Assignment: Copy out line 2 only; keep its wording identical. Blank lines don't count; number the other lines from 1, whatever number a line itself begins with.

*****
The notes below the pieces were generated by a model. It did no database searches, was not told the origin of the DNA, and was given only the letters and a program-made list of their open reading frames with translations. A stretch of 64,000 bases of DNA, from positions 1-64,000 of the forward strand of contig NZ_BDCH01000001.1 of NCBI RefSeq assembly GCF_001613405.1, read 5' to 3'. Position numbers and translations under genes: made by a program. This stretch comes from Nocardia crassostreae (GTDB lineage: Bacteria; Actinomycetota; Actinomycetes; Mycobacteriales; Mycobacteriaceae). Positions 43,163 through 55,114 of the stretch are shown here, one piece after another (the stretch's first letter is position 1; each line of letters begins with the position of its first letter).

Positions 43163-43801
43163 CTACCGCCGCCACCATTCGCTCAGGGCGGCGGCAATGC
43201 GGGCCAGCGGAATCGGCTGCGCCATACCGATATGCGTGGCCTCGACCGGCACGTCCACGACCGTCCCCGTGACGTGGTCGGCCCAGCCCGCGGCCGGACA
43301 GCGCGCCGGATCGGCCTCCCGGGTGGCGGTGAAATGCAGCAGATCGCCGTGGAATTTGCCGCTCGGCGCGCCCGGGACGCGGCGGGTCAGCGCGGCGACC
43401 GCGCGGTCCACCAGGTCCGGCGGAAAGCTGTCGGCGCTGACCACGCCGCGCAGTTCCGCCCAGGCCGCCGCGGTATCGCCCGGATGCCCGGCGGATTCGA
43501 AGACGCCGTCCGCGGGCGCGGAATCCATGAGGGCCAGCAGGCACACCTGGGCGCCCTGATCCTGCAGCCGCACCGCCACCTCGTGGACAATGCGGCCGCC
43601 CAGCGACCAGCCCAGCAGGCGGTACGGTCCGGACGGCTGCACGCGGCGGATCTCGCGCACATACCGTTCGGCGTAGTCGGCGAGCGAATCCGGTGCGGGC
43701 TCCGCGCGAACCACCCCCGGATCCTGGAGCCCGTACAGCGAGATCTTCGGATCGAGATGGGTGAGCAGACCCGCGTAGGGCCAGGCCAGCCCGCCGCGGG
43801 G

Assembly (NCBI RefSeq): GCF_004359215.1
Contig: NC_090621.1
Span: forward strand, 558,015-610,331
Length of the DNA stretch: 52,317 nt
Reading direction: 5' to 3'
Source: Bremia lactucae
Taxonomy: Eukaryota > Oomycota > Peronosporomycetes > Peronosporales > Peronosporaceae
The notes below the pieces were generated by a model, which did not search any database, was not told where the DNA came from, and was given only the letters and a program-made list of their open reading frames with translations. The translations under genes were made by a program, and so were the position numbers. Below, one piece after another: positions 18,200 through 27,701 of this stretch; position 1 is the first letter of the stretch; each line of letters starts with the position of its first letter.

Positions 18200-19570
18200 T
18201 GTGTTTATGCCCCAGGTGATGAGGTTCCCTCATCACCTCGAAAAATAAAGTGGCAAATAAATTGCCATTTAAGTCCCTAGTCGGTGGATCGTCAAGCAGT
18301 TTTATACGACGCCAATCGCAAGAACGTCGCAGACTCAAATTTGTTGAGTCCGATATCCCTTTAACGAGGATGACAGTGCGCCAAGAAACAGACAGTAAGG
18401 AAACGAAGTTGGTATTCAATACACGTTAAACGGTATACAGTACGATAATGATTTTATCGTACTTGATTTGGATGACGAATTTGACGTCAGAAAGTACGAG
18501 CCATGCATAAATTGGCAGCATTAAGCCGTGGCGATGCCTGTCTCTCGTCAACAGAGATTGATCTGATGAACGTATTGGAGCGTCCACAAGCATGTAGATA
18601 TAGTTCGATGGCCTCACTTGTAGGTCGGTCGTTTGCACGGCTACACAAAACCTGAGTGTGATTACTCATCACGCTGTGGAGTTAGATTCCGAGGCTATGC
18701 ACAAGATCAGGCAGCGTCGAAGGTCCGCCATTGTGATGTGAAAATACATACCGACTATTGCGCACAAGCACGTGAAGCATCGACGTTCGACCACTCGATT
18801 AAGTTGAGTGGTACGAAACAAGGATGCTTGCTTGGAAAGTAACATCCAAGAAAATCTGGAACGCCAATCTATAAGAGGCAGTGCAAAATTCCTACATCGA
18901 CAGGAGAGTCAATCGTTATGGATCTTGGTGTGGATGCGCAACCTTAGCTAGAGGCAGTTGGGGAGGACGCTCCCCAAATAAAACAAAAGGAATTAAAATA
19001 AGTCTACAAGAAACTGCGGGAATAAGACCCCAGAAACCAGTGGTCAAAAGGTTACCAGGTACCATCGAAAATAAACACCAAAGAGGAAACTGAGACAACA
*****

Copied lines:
Positions 43163-43801